MONDAY, JUNE 27 2011
Policy Brief from Meeting IV: Confronting Illegitimacy
Democracy and legitimacy are closely linked. Legitimacy to govern is tested through elections, of course, but the challenge should not end there: throughout their terms, politicians’ legitimacy is linked to their ability to adhere to constitutional and legal constraints. State institutions are similarly held to account. Courts must ensure that remedies are provided to disputing parties and all cases are judged fairly; the legislature must operate according to predetermined rules for adopting laws; ministries must follow their protocols; and all of the branches of government must operate under the checks and balances envisioned by the Constitution. The media, oversight institutions, opposition political parties and NGOs maintain a careful watch on leaders and state institutions to ensure that people with power continue to operate within the law. In a democracy, maintaining legitimacy is as important as the elections themselves.
In many of the Western Balkan countries, however, political leaders operate as though elections are the only test of legitimacy. Once elected, there is little interaction between elected officials and their constituents and government transparency is low. There are few incentives for political leaders to change this situation and invite closer scrutiny. This situation creates obvious problems for democratic consolidation. Less obvious are how legitimacy impacts the EU accession process and the ability of the international community to compel leaders to adopt institutional and legal reforms that might challenge the status quo. Because effective, democratic and legitimate institutions are crucial for EU conditionality to work, it is important to assess how the current environment in the Western Balkans understands legitimacy, how these beliefs were created, and how the international community might be better able to affect change in the region.
Politics in the Balkans
In Albania, extremely close elections in 2009 led to allegations of electoral fraud, which were rebuffed by the ruling party. In response, the opposition consistently blocked votes in Parliament and organized demonstrations, to which the republican guard reacted with violence against its own citizens. In Bosnia-Herzegovina, political parties could not agree on forming a government for more than a year after the October 2010 elections. In this environment, legitimacy, responsibility and responsiveness to citizens’ interests seem to carry no political weight.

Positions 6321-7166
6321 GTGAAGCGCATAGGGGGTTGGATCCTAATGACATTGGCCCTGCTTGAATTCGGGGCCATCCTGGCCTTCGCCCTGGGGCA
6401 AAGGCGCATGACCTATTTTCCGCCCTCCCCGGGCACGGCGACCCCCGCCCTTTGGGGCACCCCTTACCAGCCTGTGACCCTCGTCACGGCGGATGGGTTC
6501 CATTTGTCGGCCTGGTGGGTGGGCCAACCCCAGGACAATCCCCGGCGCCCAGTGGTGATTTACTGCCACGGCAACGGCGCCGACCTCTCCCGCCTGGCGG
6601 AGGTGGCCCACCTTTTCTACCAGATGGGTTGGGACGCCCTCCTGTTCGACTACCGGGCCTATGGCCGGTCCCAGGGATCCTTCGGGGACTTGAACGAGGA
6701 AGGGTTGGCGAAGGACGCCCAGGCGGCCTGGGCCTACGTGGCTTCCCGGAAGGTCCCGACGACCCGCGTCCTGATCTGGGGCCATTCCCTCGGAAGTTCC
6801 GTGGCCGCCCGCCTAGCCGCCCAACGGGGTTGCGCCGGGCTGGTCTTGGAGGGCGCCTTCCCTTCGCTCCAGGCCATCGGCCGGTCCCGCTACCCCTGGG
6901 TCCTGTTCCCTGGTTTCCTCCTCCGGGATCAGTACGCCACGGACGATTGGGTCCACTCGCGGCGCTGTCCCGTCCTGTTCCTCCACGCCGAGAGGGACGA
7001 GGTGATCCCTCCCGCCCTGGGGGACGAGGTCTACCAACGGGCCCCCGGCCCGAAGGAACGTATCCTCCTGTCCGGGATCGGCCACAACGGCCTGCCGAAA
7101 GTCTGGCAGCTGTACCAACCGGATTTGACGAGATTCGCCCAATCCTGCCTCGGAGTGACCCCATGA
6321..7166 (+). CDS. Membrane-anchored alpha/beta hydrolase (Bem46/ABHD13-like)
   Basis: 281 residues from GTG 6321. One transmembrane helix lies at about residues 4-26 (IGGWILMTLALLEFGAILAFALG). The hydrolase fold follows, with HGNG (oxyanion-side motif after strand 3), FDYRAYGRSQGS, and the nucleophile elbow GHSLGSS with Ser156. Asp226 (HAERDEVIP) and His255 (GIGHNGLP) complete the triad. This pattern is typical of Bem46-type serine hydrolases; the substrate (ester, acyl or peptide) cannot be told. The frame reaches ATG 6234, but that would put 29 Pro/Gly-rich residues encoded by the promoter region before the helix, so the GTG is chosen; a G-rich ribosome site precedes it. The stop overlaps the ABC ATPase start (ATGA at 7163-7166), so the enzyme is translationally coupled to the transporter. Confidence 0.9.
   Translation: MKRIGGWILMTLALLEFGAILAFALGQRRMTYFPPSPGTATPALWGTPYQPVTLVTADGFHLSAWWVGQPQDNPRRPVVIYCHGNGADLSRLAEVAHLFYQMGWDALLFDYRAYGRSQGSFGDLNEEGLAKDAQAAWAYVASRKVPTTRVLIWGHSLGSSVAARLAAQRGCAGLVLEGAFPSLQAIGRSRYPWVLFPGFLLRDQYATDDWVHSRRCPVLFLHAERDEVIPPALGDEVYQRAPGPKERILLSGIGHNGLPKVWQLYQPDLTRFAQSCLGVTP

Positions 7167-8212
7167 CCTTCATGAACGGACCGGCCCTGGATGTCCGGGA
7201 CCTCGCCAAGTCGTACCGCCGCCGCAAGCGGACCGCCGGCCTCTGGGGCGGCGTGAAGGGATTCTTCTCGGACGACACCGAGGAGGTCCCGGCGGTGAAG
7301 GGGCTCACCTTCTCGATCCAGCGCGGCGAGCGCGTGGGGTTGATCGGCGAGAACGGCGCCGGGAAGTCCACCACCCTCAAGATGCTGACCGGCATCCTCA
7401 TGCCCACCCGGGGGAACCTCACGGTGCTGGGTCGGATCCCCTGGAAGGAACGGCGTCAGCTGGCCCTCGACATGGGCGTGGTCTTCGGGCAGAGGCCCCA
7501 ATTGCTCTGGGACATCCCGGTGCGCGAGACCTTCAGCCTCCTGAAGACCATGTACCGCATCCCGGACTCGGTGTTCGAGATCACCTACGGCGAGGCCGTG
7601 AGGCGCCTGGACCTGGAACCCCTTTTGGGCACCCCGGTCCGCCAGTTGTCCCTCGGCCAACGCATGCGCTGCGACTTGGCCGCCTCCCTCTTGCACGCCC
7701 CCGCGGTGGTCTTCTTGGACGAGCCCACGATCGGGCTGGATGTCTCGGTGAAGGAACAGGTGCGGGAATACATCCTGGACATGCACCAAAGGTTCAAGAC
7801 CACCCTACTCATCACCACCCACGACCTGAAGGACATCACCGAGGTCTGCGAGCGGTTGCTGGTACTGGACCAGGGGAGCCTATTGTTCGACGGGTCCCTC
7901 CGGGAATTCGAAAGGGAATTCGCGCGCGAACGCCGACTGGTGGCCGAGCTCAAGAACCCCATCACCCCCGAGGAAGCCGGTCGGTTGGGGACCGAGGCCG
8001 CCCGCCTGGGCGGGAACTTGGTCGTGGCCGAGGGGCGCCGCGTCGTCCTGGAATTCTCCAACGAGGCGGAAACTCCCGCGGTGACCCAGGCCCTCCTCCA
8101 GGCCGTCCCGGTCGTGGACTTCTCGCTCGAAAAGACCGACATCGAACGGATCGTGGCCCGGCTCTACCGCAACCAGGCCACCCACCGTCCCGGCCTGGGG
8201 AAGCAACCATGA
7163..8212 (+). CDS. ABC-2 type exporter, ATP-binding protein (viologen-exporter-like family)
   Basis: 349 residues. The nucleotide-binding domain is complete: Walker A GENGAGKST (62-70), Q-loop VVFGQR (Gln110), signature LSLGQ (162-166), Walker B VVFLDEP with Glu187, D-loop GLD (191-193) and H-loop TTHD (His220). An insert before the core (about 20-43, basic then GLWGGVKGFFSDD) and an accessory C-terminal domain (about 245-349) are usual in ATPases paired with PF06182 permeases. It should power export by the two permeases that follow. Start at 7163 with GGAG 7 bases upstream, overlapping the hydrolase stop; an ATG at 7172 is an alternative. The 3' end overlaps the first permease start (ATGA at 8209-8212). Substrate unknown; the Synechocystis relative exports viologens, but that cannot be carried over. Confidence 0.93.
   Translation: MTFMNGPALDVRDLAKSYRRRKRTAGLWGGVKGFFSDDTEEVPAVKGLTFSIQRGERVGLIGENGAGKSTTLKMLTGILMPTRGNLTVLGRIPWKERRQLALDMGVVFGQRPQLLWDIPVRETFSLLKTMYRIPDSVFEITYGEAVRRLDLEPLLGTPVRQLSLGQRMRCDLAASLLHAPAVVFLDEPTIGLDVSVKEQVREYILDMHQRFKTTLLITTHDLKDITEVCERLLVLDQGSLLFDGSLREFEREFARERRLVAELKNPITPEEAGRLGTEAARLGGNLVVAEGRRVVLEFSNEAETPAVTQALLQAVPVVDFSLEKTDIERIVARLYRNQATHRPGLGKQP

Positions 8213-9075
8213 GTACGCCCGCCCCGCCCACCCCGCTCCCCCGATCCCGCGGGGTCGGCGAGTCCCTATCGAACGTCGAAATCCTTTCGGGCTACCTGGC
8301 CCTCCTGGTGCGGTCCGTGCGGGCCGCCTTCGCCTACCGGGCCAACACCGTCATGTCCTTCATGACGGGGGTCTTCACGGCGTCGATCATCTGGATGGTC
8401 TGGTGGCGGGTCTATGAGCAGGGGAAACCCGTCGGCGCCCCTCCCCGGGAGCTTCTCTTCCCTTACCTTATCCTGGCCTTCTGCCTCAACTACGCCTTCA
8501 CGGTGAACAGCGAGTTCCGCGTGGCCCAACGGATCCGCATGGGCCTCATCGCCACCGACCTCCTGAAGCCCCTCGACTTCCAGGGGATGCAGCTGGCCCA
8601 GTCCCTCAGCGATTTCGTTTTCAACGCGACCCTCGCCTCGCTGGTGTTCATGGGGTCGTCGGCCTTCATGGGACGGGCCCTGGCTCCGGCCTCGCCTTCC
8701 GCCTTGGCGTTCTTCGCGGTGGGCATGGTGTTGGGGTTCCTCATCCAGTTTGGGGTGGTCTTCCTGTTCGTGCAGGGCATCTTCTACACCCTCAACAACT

These and other examples of the political dynamics in the Western Balkans illustrate that attaining public office leads to personal enrichment and judicial protection. It is not surprising, therefore, that stakes during elections are very high, and that after elections, politicians do not feel a strong responsibility to govern. To win elections, political parties employ symbolic politics, often resorting to ethno-nationalist claims that link their election with the survival of the nation, rather than focusing on concrete policy goals or delivering public goods. In this environment, where political contests are divorced from clear policy goals, it is not surprising that brinkmanship and political impasse dominate the periods between elections. More worrying is that the electorate is complicit and nationalist rhetoric continues to draw votes.
The electoral success of nationalist rhetoric is a mystery to outside observers. Identification with the nation and its protection continue to be primary motivators for citizens’ political activity. The horrors of war did not discredit nationalism. Instead, for many people in the Western Balkans, the wars of the 1990s were viewed as legitimate responses to real or perceived threats to their nations. This perception of legitimacy continued to hold even after the leadership of those countries changed. New political leaders never condemned the actions taken during the war, and the nationalist matrix of the state was never transformed. Even in Croatia, where the most significant progress toward reforms has been made, the vast majority believes that criminalizing Operation Storm (the battle that drove the Serbs from the Krajina region) would be tantamount to criminalizing the Croatian nation, and the ICTY trials against Croatian military leaders remain unpopular. President Boris Tadic and the Serbian Parliament’s apologies for the role of Serbians in the Srebrenica massacre are significant steps toward reconciliation, but the popular discussion treats these gestures as the tax levied on Serbia by the EU, rather than on the admission of fault.
In this environment, the international community should not be surprised that the political priority in Macedonia is constructing monuments to Alexander the Great, or that in Serbia, EU conditions are seen as blackmail. The legitimacy of the nationalist project has been reinforced by its success: years of war and conflict in the region of the former Yugoslavia is justified on a daily basis through the existence of six new states in the region. Given this perception of success, nationalism continues to dominate political rhetoric and complicates external efforts to change the political motivations through the enlargement process.